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Also the ease of inner liner removal and replacement is well thought out, impossible to make a mistake and find an inner sleeve is twisted, the fastenings, zipper, pop stud and elastic are user friendly and logical.

There can’t be many better testing grounds then Mexico and Guatemala, from costal swelter to high altitude low cloud shelter, layers go on and off like a strobe light. When the rains came I decided it was time to put in the Gore-Tex layer, the jacket was easy. There was no modesty when installing trouser liner, stripped to my underwear crouching behind my bike to zip in the layer of exposure resistance. But the effect was instantaneous and efficient, in and out like a thief in the night, with altitude changes in tropical climates. Learning the zipping methods made me and expert in pit stop whether protection. Even further south in Guatemala the road ran up to 10,000 foot but not beyond the limits of the Gore-Tex layer it has insulating and wind stopping qualities.

The day came when along with side saddle pillions and t shirt riders I took a lake route, over dressed and overloaded I got in the procession along a winding shore hugging road. A diesel spill on a slow left hander and the bike slid from under me, ‘ah’ I though ‘a graceful low sider only the pannier stickers will suffer’. Then, too late the bastard tyres decided to gripe, the bike flipped and I catapulted ahead of it and landed on all fours. Adrenalin pumped, embarrassment sweated and concern came from all around. I bounced like and elongated ball. All points of impact were covered. The bike didn’t fare so well but with no broken skin or even a bruise, the bending and re fastening maintenance with cable ties and duct tape was not a pain in my arse or any other part of me. Who tests to such rigorous and meticulous extremes? All I need now is a thunder shower to make my test complete. Like a slippery corner the learning curve is steep but I’m finding my way round this outfit and its multifunction’s, like Spanish, the more I figure it out the more I like it. It was never misunderstood just undiscovered.

I chose the silver/ black design, several reasons, I didn’t want to be solid black, it’s to intimidating at police and military check points. I didn’t want a colour that matched my bike, I didn’t want to look like a power ranger, I wanted a light colour to reflect the heat. The down side of this is, I went from unnaturally smart to downright dirty. Light colours show the grease, chain oil, dirt and stains. There’s credibility and then there is just plain scruffy.

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Pockets like panniers on a long trip become packed with regimented regularity. I know where to find every article I carry in my luggage but when inner layers have varying pockets, systems have to be changed and in a stressful situation of a border crossing or police demands, locating certain items was not automatic. In 3 months and 9000 miles I never experienced really heavy rain, but the precipitation I did encounter never penetrated, that’s the only experience I have of the effectiveness of the waterproofing. But despite the high temperature discomfort of the trousers I wore them every day because after an accident that was uneventful, based solely on the protection they offered I realised a little daytime discomfort was nothing compared to bruises and abrasions.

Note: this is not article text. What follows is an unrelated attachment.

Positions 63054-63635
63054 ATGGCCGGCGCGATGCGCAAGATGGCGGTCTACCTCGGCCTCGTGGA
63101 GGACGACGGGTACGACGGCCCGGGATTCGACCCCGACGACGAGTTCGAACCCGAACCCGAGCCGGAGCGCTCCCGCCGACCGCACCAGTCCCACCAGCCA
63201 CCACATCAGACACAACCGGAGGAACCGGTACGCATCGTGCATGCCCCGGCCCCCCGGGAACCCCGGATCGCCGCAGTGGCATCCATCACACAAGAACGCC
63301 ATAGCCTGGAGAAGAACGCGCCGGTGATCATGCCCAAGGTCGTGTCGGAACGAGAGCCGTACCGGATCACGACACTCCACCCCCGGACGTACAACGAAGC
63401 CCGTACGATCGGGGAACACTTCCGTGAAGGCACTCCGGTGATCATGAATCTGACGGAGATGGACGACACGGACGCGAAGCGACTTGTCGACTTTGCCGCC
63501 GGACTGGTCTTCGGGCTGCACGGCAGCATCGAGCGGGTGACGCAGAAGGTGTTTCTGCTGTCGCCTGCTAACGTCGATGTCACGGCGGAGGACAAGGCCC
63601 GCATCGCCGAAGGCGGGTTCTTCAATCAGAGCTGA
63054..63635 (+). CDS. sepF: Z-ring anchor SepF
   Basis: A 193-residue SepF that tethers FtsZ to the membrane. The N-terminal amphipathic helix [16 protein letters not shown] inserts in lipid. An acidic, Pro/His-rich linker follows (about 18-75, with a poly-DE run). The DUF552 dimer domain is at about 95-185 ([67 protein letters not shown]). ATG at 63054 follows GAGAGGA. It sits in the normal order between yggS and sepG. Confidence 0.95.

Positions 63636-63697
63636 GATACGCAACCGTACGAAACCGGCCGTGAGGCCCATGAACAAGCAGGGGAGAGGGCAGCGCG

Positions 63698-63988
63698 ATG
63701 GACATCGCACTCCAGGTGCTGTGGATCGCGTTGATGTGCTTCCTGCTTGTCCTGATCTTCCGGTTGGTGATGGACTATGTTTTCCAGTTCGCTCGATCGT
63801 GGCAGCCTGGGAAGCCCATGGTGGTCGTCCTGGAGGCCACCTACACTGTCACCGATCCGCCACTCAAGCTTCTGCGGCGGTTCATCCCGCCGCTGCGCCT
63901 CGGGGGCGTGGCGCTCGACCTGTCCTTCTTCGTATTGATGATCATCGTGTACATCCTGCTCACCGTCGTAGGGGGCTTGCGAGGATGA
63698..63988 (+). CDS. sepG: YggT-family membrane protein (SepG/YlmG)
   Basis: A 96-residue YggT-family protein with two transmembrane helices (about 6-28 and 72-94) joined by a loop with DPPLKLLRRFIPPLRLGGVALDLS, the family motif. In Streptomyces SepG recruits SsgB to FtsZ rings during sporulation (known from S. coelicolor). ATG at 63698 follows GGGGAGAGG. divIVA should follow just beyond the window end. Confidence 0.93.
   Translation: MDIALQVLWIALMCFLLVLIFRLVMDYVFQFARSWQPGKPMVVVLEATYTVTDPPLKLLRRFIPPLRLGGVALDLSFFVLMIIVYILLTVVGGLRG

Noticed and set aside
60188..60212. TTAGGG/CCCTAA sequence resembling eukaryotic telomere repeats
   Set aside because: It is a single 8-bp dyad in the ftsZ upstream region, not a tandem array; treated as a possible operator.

Also I had the Rev-it undergarments for the extremely cold days, looking like a male ballerina in the cracked mirror of a chilli guest house I slid effortlessly into my triple layered trousers, on my bottom half that was all I wore. On top I had the addition of a thin but thermal top. So I wasn’t too cumbersome with bulk and there remained an element of dexterity in my movements. No drafts perpetrated and the snug undergarments clung comfortable like the last hug goodbye. They washed easily, dried quickly and stashed away at the bottom of a pannier with low volume once I’d reached pacific warmth.

To Summarize. This suit can cope with anything the UK climate can throw at you, for longer distances and more extreme destinations I’d take the jacket again but rethink the trousers. The jacket remains a pleasure to wear, I’d give it 9 1/2 out of 10 its only failings the inner pockets, one pacifically for glasses would be handy.

TROUSERS: Rev’it, Sand 2

Ladies Sizes 8-16

Mens Sizes S-XXL

Colours: Silver/Black, Black

Mine: Size S and I’m 30’’-32’’ waist

Price £219

 

JACKET: Rev’it, Sand 2

Ladies Sizes, 34-46 Sand only (not sand 2, seems the same and is same price)

Mens Sizes, S-3XL

Silver/Blue, Silver/Red, Black/Orange, Black/Silver, Black/ Silver

Mine Size L and I’m 38 Chest

£299

Rev’it Oxygen Pants

Sizes Available M-2XL

Colour: Silver

Mine: Size M, I’m 30W 32L

Price £32.99

 

Rev’it Oxygen Shirt Long Sleeve

Sizes Available: M-2XL

Colour: Silver

Mine: Size L I’m 36 chest

Price £39.99